The pelican papers

A big bird’s eye view

Eucharist

Bede Clark ceramic Eucharist

Eucharist: Christian liturgical bedrock
Ceramic sculpture by Bede Clark

The bedrock of Christian theology and spirituality is contained in Mark’s account of the last days of Jesus of Nazareth, from his triumphant entry into Jerusalem to the discovery of his empty tomb a week later. (Mark 11-16) Mark’s is the earliest surviving narrative of this period of Jesus’ life, and one of the linchpin events of the week was Jesus’ last meal with his disciples. There has been a long and thoroughgoing debate among scholars as to whether this meal was a Passover Seder (as suggested by the synoptic gospels) or a fellowship meal (chavurah) on the night before Passover (as suggested in John’s gospel). Here’s a typically Anglican summary from The Oxford Dictionary of the Christian Church: “Whether the Last Supper was a Passover meal … or not … it is clear that the Eucharist was instituted at Passover time, and Christian writers from St. Paul onwards have stressed that the death of Christ was the fulfillment of the sacrifice foreshadowed by the Passover. It is probable also that the earliest celebrations of the Christian Easter (the Paschal Vigil service) developed from the Jewish Passover rite, while the account of the Exodus and the institution of the Passover have from a very early date provided one of the readings in the Paschal liturgy of the Western Church.” (ODCC, p. 1229)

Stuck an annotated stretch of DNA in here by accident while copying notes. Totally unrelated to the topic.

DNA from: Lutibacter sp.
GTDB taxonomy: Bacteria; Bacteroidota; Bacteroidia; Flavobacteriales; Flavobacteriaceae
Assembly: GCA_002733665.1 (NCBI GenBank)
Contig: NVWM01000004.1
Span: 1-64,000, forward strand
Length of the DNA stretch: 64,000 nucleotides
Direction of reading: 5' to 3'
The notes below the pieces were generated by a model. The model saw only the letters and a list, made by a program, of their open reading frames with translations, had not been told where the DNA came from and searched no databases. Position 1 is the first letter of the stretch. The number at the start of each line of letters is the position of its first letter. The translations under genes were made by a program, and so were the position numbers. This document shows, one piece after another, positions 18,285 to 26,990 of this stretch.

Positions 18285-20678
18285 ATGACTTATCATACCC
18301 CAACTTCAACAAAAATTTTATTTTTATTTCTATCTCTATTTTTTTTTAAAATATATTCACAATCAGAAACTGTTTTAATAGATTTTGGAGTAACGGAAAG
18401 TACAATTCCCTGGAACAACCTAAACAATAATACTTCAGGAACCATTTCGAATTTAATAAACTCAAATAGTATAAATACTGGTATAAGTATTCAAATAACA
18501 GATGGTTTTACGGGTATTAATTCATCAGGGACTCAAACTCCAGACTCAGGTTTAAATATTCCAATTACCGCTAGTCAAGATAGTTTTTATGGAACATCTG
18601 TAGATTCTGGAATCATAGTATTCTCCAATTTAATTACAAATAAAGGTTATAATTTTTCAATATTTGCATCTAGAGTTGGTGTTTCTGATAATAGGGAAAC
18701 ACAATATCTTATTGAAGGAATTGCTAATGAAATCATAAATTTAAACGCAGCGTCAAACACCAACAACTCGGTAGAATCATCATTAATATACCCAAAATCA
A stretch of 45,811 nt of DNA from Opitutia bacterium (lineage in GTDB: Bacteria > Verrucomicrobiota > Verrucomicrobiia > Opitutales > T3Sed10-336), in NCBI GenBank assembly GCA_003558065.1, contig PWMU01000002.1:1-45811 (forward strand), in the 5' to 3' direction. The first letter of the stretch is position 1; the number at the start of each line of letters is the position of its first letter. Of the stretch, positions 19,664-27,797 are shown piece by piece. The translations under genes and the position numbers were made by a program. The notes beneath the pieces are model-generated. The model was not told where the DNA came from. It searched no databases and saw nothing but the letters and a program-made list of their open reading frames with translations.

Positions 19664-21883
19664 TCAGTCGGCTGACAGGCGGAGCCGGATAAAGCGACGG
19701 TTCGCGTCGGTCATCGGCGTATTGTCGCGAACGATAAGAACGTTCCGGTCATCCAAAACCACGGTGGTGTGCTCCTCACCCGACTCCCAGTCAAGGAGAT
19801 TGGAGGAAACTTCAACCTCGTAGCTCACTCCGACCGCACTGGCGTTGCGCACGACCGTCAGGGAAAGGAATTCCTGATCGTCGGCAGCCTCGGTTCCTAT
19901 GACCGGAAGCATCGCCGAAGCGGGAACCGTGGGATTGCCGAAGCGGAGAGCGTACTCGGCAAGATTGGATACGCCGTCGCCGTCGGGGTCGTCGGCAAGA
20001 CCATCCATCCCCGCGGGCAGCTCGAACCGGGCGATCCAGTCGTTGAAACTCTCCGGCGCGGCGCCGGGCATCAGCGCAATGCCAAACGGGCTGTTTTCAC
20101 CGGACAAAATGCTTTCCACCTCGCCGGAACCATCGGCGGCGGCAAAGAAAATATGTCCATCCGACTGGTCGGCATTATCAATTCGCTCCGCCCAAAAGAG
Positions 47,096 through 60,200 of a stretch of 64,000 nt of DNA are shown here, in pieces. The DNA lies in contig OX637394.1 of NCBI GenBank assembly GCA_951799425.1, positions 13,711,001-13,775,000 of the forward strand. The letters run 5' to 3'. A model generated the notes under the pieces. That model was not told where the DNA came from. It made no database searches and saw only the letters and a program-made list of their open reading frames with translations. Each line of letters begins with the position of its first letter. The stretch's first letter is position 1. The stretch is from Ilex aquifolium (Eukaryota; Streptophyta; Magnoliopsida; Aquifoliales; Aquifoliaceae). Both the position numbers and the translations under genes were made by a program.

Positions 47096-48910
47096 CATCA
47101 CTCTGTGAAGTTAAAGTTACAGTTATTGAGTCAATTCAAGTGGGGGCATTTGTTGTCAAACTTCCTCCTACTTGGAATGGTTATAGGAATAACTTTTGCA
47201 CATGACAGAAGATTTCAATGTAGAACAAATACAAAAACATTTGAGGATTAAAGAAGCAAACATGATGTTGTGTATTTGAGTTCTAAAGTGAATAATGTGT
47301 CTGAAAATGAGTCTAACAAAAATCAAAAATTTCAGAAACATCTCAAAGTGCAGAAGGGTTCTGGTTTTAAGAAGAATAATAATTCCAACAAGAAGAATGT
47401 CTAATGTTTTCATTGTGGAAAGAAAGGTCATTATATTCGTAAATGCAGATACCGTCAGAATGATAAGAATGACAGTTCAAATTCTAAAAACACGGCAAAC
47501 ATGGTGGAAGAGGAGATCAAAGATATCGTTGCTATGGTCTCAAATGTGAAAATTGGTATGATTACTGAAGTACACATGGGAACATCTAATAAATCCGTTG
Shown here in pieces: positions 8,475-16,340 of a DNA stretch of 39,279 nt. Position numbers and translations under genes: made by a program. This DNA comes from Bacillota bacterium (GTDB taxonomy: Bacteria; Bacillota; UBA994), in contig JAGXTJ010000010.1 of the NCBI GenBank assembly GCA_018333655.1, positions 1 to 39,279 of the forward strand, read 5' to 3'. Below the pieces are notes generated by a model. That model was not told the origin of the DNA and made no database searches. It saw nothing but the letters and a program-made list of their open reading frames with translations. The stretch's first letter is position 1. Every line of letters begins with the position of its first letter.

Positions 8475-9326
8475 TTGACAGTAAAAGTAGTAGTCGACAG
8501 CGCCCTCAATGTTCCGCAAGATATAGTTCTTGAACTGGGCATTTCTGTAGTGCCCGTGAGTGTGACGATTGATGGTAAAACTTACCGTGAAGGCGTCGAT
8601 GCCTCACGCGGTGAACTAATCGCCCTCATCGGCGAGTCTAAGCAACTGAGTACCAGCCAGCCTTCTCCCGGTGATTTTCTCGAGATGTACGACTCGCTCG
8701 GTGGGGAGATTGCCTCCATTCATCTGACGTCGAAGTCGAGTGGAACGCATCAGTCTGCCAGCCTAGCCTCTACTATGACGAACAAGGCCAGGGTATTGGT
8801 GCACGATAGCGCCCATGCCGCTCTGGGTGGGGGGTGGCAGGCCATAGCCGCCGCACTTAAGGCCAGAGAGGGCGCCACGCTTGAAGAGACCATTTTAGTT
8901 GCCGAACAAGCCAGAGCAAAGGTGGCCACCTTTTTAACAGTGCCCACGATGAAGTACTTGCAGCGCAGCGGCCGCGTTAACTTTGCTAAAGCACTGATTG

Regardless of the setting, then, what Jesus did during the meal was extraordinary – it was atypical of either a Seder or a fellowship meal: “For I received from the Lord what I also handed on to you, that the Lord Jesus on the night when he was betrayed took a loaf of bread, and when he had given thanks, he broke it and said, ‘This is my body that is for you. Do this in remembrance of me.’ In the same way he took the cup also, after supper, saying, ‘This cup is the new covenant in my blood. Do this, as often as you drink it, in remembrance of me.’ For as often as you eat this bread and drink the cup, you proclaim the Lord’s death until he comes.” (1 Corinthians 11.23-26) This is the earliest surviving account of Christian tradition regarding the Eucharist, likely written a decade or so before Mark’s gospel. To this day, the “words of institution” in our celebration of the Eucharist are drawn from Paul’s account, which, if written about 55, represents well-established Christian tradition that had developed over a generation subsequent to Jesus’ crucifixion.

In Paul’s ancient account, Jesus commands his disciples – the Twelve who were with him and all who would follow him in time to come – to remember him, and by that he didn’t mean simply calling to mind a memory but, in ritual terms, to recall his presence among his disciples and to acknowledge his presence, in Paul’s words, by proclaiming his death. Jesus understood this ritual meal as a Jew who believed the Seder was not just a meal of remembrance of the Passover but a reliving here and now of that key moment in the story of Israel. Jesus urged his disciples to remember him in this way.

Stushie Art Eucharist

Common elements set aside to become the Body and Blood of Christ
Digital art by John Stuart